Federal Court

Aboriginal Peoples

Parties could have been spared cost of litigation had sensible course of action been taken

Determination of costs following successful application for judicial review. Court had found that applicants were deprived of their voting rights and denied procedural fairness by respondents in violation of First Nation custom. In granting judgment court set aside decision of former Chief and Council to extend their terms of office, removed Chief and Council from office and ordered that election be held within 60 days. Applicants sought lump sum award giving them full indemnity on solicitor client basis for legal fees in amount of $258,850. Respondents contended that applicants should not be entitled to elevated costs as conduct of respondents or their counsel had not been reprehensible, scandalous or outrageous such as to justify exceptional award of solicitor-and-client costs. Respondents contended that issues were needlessly complicated in this proceeding by fact that applicants raised grounds from Canadian Charter of Rights and Freedoms when it was clear that such grounds had no foundation in law or facts. Relevant factors were that application was brought in interests of all of members of community, issues were complex and included conflicting evidence as to what constituted First Nation custom, conduct of respondent Chief and Councilors and their legal counsel tended to unnecessarily lengthen duration of proceedings, steps taken by respondent Chief and Councilors in proceeding were improper, vexatious or unnecessary, amount of work required to prepare for hearing, that written offer to settle was disregarded and that application was wholly successful. Applicants awarded costs on solicitor-client basis for application and for matters relating to this order for costs, fixed at a total of $285,000. Proceeding would not have been necessary had Chief and Council of First Nation put question of extension of their terms of office to membership as part of scheduled December 2010 election. All of parties could have been spared expense of costly litigation had that sensible course of action been taken. Failure of respondents to do so was blatant attempt to remain in power.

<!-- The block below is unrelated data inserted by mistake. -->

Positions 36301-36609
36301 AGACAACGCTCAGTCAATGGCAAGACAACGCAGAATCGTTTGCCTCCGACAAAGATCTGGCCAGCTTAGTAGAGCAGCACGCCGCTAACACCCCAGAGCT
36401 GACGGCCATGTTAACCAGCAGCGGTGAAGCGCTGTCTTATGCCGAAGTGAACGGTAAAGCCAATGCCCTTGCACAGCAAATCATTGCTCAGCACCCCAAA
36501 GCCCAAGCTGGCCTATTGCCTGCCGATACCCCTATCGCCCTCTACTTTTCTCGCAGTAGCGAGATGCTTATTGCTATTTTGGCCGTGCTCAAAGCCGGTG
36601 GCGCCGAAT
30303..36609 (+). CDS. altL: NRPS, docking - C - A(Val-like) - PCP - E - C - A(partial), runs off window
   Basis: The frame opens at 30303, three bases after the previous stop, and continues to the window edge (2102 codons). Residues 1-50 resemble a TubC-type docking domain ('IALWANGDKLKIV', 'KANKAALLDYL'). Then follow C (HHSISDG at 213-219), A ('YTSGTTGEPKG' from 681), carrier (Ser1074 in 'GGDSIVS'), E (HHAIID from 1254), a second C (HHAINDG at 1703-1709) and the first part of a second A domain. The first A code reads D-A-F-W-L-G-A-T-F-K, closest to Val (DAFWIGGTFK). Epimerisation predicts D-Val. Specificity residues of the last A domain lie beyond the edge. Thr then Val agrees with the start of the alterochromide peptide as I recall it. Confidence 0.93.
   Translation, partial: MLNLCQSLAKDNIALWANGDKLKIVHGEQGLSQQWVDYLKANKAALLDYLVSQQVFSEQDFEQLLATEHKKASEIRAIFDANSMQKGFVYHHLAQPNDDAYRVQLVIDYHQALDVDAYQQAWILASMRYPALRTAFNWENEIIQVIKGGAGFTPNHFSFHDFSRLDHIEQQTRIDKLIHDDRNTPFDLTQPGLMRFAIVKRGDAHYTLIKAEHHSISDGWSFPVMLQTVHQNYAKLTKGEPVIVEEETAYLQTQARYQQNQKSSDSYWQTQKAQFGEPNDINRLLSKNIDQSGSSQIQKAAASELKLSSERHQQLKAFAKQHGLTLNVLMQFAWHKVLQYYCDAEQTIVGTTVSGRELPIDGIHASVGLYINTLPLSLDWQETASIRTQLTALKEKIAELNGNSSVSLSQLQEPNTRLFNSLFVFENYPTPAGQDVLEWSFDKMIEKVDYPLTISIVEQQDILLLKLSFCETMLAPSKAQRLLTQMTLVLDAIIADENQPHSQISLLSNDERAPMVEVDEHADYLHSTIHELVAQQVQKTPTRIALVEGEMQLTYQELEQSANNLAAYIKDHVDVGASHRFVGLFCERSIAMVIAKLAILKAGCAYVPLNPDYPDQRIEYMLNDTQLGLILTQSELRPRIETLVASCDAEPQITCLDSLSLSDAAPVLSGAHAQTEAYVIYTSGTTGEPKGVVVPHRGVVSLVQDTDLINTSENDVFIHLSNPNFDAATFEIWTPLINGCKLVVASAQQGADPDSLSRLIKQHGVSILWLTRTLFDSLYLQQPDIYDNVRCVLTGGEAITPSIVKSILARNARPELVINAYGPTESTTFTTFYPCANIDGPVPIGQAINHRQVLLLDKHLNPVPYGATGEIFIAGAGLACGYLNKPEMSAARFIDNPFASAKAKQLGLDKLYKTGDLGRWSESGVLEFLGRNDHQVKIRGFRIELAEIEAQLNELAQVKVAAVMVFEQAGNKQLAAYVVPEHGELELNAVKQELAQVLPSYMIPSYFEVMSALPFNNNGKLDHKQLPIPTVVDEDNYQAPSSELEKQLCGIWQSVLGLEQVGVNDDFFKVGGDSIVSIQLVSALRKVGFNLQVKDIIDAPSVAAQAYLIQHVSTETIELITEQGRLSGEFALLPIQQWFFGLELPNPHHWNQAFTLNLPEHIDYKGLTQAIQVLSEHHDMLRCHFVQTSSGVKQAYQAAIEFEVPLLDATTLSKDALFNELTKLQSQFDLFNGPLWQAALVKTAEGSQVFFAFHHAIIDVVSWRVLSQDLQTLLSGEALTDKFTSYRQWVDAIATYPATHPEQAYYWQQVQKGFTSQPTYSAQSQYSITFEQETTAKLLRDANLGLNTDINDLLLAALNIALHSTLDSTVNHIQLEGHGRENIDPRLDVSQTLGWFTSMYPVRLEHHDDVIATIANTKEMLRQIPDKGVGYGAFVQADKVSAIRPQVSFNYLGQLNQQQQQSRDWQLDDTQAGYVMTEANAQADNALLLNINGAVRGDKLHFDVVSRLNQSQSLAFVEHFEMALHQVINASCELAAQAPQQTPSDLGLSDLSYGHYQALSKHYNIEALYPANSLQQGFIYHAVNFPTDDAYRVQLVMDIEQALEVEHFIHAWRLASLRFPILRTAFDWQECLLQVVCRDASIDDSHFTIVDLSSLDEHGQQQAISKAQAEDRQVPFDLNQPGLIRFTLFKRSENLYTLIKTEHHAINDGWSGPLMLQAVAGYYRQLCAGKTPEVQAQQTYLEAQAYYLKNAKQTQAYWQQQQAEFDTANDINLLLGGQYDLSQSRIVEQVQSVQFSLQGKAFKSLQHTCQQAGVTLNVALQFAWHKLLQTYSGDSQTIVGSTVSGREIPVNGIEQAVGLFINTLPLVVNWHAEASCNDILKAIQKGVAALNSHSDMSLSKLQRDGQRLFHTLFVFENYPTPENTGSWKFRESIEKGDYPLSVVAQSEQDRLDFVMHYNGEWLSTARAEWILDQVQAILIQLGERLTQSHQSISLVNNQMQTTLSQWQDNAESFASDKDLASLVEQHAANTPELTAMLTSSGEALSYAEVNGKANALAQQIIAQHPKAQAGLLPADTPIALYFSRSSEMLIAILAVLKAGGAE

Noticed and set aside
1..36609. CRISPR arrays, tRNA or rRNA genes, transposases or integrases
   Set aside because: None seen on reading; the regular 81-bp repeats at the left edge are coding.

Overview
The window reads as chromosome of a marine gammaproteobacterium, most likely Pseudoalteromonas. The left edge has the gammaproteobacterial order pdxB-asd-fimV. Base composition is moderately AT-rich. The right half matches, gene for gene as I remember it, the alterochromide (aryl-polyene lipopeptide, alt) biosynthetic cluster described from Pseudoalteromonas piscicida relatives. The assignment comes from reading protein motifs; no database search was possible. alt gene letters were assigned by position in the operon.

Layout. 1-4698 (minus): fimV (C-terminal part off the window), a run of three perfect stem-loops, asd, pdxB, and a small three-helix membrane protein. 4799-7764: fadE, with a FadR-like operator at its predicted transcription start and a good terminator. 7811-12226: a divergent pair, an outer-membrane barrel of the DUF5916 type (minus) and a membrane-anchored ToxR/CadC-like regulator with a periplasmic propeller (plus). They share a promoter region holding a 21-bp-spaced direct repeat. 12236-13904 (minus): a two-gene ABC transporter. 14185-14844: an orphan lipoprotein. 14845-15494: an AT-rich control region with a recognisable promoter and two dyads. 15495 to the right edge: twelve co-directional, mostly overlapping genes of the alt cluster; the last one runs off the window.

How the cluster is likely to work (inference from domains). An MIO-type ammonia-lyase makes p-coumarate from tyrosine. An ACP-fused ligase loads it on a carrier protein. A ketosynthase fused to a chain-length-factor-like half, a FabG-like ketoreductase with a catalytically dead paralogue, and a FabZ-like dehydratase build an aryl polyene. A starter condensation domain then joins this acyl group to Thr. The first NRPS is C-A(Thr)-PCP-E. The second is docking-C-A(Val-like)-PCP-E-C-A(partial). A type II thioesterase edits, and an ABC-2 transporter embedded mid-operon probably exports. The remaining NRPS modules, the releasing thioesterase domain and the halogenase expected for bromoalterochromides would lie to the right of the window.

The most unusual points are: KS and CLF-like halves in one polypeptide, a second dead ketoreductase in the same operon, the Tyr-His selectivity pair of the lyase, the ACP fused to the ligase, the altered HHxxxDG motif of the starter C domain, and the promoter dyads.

Shotclose v. Stoney First Nation

(Sep. 7, 2011, F.C., Mosley J., File No. T-2085-10) 206 A.C.W.S. (3d) 445 (11 pp.).

cover image


Subscribers get early and easy access to Law Times.

Law Times Poll

Law Times reports that there is no explicit rule that lawyers in Ontario must be competent in the use of technology. Do you think there should be explicit rules spelling out the expectations of lawyers’ in terms of tech use in their practice?